February 19, 2008 – Jerusalem – The American Jewish Committee hosted a celebratory evening event at the Second International Hindu-Jewish Summit in Jerusalem last night.
The February 18 – 20 summit brings together 20 Hindu leaders, including some of the most important names in the contemporary Hindu world, with Jewish leaders including the Chief Rabbis of the State of Israel and the Rabbinate’s Commission for Interreligious Dialogue.
"Almost by definition, diplomatic relationships are superficial and transient,” said Rabbi David Rosen, AJC’s International Director of Interreligious Affairs. “By developing and deepening interreligious understanding and intercultural ties, one gives far more substance and durability to such relationships.”
The International Hindu-Jewish summits are an initiative of the World Council of Religious Leaders (WCORL), and are held under the auspices of the All India Dharma Acharya Seba and the Chief Rabbinate of Israel.
The first summit took place last year in Delhi and explored commonalities in the respective Jewish and Hindu traditions and identities. In Delhi the delegates committed to continue meeting and develop initiatives to promote social justice, religious freedom and mutual education about Hinduism and Judaism.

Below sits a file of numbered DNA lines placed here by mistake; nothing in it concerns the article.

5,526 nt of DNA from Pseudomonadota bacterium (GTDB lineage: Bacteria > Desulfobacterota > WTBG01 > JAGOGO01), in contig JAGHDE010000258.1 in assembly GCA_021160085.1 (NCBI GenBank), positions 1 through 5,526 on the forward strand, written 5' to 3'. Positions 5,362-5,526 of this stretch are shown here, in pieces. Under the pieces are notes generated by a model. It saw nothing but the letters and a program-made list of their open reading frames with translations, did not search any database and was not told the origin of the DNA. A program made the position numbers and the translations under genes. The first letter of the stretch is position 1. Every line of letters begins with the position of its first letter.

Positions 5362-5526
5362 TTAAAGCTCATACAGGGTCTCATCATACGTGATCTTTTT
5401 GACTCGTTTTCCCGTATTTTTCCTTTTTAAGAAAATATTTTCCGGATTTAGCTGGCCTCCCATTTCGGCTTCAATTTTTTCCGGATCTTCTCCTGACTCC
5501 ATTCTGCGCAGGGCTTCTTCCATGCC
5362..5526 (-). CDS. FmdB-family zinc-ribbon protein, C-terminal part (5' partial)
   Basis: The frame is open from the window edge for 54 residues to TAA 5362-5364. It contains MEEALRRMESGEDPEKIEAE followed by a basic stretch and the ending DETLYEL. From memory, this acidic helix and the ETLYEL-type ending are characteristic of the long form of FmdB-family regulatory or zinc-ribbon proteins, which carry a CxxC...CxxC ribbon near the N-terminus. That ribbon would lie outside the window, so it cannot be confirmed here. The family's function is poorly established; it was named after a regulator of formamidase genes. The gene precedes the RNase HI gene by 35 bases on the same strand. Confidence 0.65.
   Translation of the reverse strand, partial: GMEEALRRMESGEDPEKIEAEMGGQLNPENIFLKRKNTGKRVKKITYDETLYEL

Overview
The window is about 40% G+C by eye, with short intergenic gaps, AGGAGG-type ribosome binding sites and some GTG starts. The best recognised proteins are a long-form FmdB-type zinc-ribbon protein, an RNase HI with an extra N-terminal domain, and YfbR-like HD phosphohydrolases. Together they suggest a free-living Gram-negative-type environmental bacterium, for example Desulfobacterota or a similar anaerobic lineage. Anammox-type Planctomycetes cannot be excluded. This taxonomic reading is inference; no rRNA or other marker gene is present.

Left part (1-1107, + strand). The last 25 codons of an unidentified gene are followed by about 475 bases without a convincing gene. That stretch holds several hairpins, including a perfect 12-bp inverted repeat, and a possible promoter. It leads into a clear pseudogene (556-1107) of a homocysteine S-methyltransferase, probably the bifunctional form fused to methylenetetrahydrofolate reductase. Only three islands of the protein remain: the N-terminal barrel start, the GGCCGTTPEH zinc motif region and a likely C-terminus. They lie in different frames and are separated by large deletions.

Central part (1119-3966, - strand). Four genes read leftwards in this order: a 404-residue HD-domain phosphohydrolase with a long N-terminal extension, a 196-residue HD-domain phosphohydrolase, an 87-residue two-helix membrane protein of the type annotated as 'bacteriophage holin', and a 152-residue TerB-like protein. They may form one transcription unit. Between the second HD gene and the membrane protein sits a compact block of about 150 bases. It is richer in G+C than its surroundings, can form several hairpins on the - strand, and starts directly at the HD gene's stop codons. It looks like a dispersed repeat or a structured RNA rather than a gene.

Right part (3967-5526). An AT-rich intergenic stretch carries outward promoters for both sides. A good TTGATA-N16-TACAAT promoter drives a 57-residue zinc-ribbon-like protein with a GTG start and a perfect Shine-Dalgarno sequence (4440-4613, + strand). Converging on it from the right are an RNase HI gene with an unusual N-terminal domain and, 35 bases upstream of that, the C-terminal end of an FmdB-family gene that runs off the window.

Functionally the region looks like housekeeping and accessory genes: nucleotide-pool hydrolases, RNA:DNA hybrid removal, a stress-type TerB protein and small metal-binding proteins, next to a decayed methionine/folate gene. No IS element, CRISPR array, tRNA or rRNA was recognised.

This week’s summit in Jerusalem has been organized in cooperation with AJC and the Israeli Ministry of Foreign Affairs.
The main colloquium took place yesterday in Jerusalem, followed by a celebratory dinner at Beit Moses, AJC’s Israel/Middle East Office. While in Israel, the leaders also are meeting with President Shimon Peres, government ministers, as well as Christian and Muslim religious leadership.
Rabbi Rosen, who is also a member of the Chief Rabbinate of Israel's Commission for Interreligious Dialog, and participated in the first summit, expressed his deep satisfaction that AJC is playing such a key role in this bilateral development.
“Never before has such a high level delegation of Hindu leaders visited Israel, let alone for an official dialogue with the Israeli religious establishment and under national auspices," said Rabbi Rosen.